J = (A/x)D∆C

Fick’s Law takes into account:

  • Net rate of diffusion (aka “flux”) = J (with units (% vinegar*m^3)/sec)

  • Surface area = A

  • Barrier thickness = x

  • Diffusion coefficient of barrier = D

  • Concentration gradient of molecules diffusing = (C1 (concentration outside) – C2 (concentration inside)) = ΔC

It’s possible to experimentally determine D for vinegar (acetic acid) passing through dialysis tubing, however, because D is constant, you can use a predetermined value: D=1.0* (〖10〗^(-10) m^2)/sec Concentration gradient ΔC depends on the concentration of vinegar being used (and will always be higher outside the spider leg than inside). A 5% solution of distilled white vinegar outside will have a concentration gradient of 0.05 – 0.0 = 0.5 = ΔC Given these parameters, students will be able to measure the thickness of the dialysis tubing in the experimental spider legs, and calculate the net rate of diffusion for a given surface area.


  • Exploratorium

  • Sea spider science and expedition:

  • Articles on sea spider respiration:



  • Guide to necessary knots:

  • Passive Diffusion Animation:

  • Sea Spider Leg Diffusion Student Data Sheet

  • Fick’s Law of Diffusion video (12 minutes):


Reflection questions are included in the Student Worksheet. Students should discuss their observations and reveal whether or not their predictions matched what they observed. Use formulae on the Student Worksheet to calculate surface area-to-volume ratios and the percentage of each spider leg reached by vinegar in five minutes. Students will graph this relationship and discuss its implications for maximum animal body size.


This lesson was modified from the lesson “Agar Cell Diffusion,” (Science Snacks Curriculum, The Exploratorium) by Timothy Dwyer (contact: tdwyer [at] for resources and experiences during the Polar Gigantism in Antarctica 2016 Expedition. Expedition member Steven Lane provided valuable comments on earlier drafts. Additional troubleshooting was provided by Megan Cook, Emma Freedman, Solana Mehl-Zobrist, Aspen Vekved, Sterling Carfrae, and Galen Westervelt. All photos are copyright Timothy R. Dwyer (PolarTREC 2016), courtesy ARCUS.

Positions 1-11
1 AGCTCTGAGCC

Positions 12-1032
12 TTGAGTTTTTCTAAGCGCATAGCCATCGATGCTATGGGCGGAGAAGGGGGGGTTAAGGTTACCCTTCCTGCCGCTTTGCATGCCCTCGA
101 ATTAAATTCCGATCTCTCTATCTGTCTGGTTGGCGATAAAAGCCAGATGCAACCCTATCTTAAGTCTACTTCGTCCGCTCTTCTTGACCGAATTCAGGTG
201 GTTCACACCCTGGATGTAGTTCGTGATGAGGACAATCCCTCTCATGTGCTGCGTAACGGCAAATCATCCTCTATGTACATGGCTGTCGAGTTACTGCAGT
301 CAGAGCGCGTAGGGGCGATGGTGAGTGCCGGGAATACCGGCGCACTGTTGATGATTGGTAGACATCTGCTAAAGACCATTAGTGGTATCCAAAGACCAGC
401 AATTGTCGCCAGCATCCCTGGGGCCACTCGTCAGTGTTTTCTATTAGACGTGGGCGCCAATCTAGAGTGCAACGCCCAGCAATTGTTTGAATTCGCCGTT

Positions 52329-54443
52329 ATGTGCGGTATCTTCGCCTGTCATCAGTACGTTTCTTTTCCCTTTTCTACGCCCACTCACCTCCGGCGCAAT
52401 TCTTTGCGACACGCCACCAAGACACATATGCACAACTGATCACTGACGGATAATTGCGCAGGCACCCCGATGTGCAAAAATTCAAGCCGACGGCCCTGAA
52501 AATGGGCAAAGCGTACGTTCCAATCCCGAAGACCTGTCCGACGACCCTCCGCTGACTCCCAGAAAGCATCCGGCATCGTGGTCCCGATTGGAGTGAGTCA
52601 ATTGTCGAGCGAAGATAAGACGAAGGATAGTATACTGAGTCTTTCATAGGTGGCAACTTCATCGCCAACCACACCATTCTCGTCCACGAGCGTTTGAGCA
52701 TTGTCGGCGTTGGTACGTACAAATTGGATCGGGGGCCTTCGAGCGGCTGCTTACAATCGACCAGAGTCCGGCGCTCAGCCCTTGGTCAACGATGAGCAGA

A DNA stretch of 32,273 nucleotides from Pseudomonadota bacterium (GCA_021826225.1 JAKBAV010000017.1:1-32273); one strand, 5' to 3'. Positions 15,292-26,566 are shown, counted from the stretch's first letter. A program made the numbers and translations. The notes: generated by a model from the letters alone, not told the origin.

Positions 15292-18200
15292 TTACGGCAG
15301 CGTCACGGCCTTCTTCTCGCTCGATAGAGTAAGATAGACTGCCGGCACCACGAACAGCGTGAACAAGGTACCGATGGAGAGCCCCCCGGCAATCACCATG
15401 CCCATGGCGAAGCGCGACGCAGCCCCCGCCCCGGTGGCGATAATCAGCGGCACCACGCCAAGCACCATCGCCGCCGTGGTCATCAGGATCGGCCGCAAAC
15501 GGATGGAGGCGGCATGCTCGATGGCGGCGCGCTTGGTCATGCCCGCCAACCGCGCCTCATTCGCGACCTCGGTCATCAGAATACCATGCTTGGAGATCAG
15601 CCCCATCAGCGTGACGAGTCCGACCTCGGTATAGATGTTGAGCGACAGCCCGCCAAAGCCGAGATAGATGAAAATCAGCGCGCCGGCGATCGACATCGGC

Standards Other

Next Generation Science Standards

This lesson is specifically designed to target Next Generation Science Standards in Life and Physical Sciences. Life Science standards addressed relate to structure and function. Physical Science standards addressed include investigation of properties of matter, motion of atoms and mixtures. Both sets of Disciplinary Core Ideas relate to the Practice of developing and using models.

2-PS1-4 Matter and Its Interactions

Construct an argument with evidence that some changes caused by heating or cooling can be reversed and some cannot.

4-LS1-1 From Molecules to Organisms: Structures and Processes

Construct an argument that plants and animals have internal and external structures that function to support survival, growth, behavior, and reproduction.

5-PS1-1 Matter and Its Interactions

Develop a model to describe that matter is made of particles too small to be seen.

MS-LS1-2 From Molecules to Organisms: Structures and Processes

Develop and use a model to describe the function of a cell as a whole and ways parts of cells contribute to the function.

HS-LS1-2 From Molecules to Organisms: Structures and Processes

Develop and use a model to illustrate the hierarchical organization of interacting systems that provide specific functions within multicellular organisms.

HS-PS2-6. Motion and Stability: Forces and Interactions

Communicate scientific and technical information about why the molecular-level structure is important in the functioning of designed materials.

This program is supported by the National Science Foundation. Any opinions, findings, and conclusions or recommendations expressed by this program are those of the PIs and coordinating team, and do not necessarily reflect the views of the National Science Foundation.